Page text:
Option Three: Take a break from scary. Not all students enjoy being scared. That’s perfectly fine! Instead, perhaps they would benefit from a writing exercise that focuses on costumes. What was their favorite Halloween costume, ever? What do the costumes in the costume store do at night, when all of the customers and employees are gone? What if the costumes came to life?

I have found that giving children the chance to perform their written pieces for an audience is very beneficial for driving home the idea that writing is meant to be experienced. It is easy for young writers to forget about the reader as they get excited – or intimidated – by the act of putting words on a page. It is harder to forget about the audience when the writer realizes that their piece will be performed rather than read.

Not all students will be comfortable with performing a monologue or acting in a play, and that’s okay. Children in the audience can sit back and enjoy the show, and perhaps even give feedback on what works and what doesn’t in a performed narrative. They might even like to see their own piece performed by others!

Children working together to create a story will not only hone their writing and language skills – they will also exercise teamwork and have an opportunity to form lasting memories in the classroom. Halloween comes once a year. If you have only one chance to fully indulge your students’ creativity this year, this is the time to take it. This is the holiday that lets imaginations soar.

 


Celebrating Halloween with Ideas from Our Teachers

 

This week, we want to share some great ideas for celebrating Halloween from teachers following us on Instagram.

@firstgradedualadventures shared a great idea to engage students with six Halloween stations, creating awesome and fun art projects. 

@kristinbertie shared a great way to motivate students about writing.

Who doesn’t love pumpkin carving? You can see how engaged these students are in this art project. @mrs.giannotti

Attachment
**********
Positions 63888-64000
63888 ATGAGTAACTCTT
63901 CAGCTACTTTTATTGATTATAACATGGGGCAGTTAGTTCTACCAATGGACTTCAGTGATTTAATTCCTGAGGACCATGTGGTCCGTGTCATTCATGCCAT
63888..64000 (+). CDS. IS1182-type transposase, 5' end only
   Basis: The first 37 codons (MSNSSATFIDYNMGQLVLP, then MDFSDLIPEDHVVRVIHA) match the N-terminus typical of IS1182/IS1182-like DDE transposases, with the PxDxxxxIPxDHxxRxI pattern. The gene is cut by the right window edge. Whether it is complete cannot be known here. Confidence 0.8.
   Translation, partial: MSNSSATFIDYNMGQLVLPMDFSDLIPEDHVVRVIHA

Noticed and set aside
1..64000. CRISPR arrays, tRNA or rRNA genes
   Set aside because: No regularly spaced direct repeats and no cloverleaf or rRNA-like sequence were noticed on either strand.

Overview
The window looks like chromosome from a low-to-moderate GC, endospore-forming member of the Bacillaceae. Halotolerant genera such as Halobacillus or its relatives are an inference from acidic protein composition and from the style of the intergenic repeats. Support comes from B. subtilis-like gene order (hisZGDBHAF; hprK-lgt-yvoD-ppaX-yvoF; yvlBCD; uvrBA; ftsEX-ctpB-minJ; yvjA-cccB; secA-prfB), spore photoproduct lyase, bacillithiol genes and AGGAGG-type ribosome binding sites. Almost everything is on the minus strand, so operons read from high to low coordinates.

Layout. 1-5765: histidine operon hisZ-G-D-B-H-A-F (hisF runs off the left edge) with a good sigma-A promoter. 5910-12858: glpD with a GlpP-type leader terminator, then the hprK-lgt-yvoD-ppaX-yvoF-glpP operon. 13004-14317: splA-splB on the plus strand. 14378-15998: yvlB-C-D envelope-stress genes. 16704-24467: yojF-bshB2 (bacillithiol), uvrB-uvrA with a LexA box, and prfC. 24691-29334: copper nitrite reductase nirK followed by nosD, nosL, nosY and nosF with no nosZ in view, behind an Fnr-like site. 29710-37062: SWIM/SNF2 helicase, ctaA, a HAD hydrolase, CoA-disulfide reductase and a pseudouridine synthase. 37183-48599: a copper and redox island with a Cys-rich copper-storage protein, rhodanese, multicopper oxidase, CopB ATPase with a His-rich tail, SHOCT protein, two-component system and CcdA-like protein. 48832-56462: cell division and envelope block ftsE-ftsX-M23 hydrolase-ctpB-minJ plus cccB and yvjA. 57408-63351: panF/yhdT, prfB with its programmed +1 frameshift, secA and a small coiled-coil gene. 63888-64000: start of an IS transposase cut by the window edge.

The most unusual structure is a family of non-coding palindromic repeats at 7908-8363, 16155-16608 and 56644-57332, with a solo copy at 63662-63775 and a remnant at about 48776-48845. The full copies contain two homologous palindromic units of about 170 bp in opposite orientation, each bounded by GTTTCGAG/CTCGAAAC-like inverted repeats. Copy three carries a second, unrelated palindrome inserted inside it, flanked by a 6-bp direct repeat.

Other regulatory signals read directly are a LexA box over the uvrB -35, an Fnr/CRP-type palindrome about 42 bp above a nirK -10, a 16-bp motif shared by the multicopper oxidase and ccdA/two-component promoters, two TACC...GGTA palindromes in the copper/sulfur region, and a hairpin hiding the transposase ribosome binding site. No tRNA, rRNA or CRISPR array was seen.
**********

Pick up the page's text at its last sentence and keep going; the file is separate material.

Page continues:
Do you want to surprise your students this Halloween? Look at this cute idea from @primaryplayground

Your students are going to love this idea! Monster traps. @prideandjoyinprimary

Take a look at this creative idea from @pnetherly for decorating pumpkins. 

This how we celebrate Halloween at Genius Plaza:

A song about safety tips for trick-or-treating.

safety

Play song

An eBook about the origins of the Halloween.

Read eBook

Follow us

    

 


My Child Didn’t Like to Read

A few years ago, I was talking to my then 6-year-old son.  He was in the midst of first grade and learning how to read.  I was beyond excited for this stage in his life.  I had dreamt of having him sit on my lap to read one of our favorite books to me in that sweet innocent voice.  But in fact, this was not our reality at all.  My child did not enjoy reading.  He only practiced when forced, and complained about reading every single time.  It wasn’t only a struggle at home, but at school as well.  Even though he was learning and making progress, the love and curiosity of reading was sadly missing.

 

My entire job as an adult was teaching children.  Not only did I love teaching, but I felt it was my duty as a teacher to instill the love of learning and reading.  I was so passionate about teaching kids to read.  I loved showing them strategies to be successful and confident readers.  To enable them to independently escape into a book while learning new vocabulary and reading skills.  And in my very own home, I was struggling to help my own child.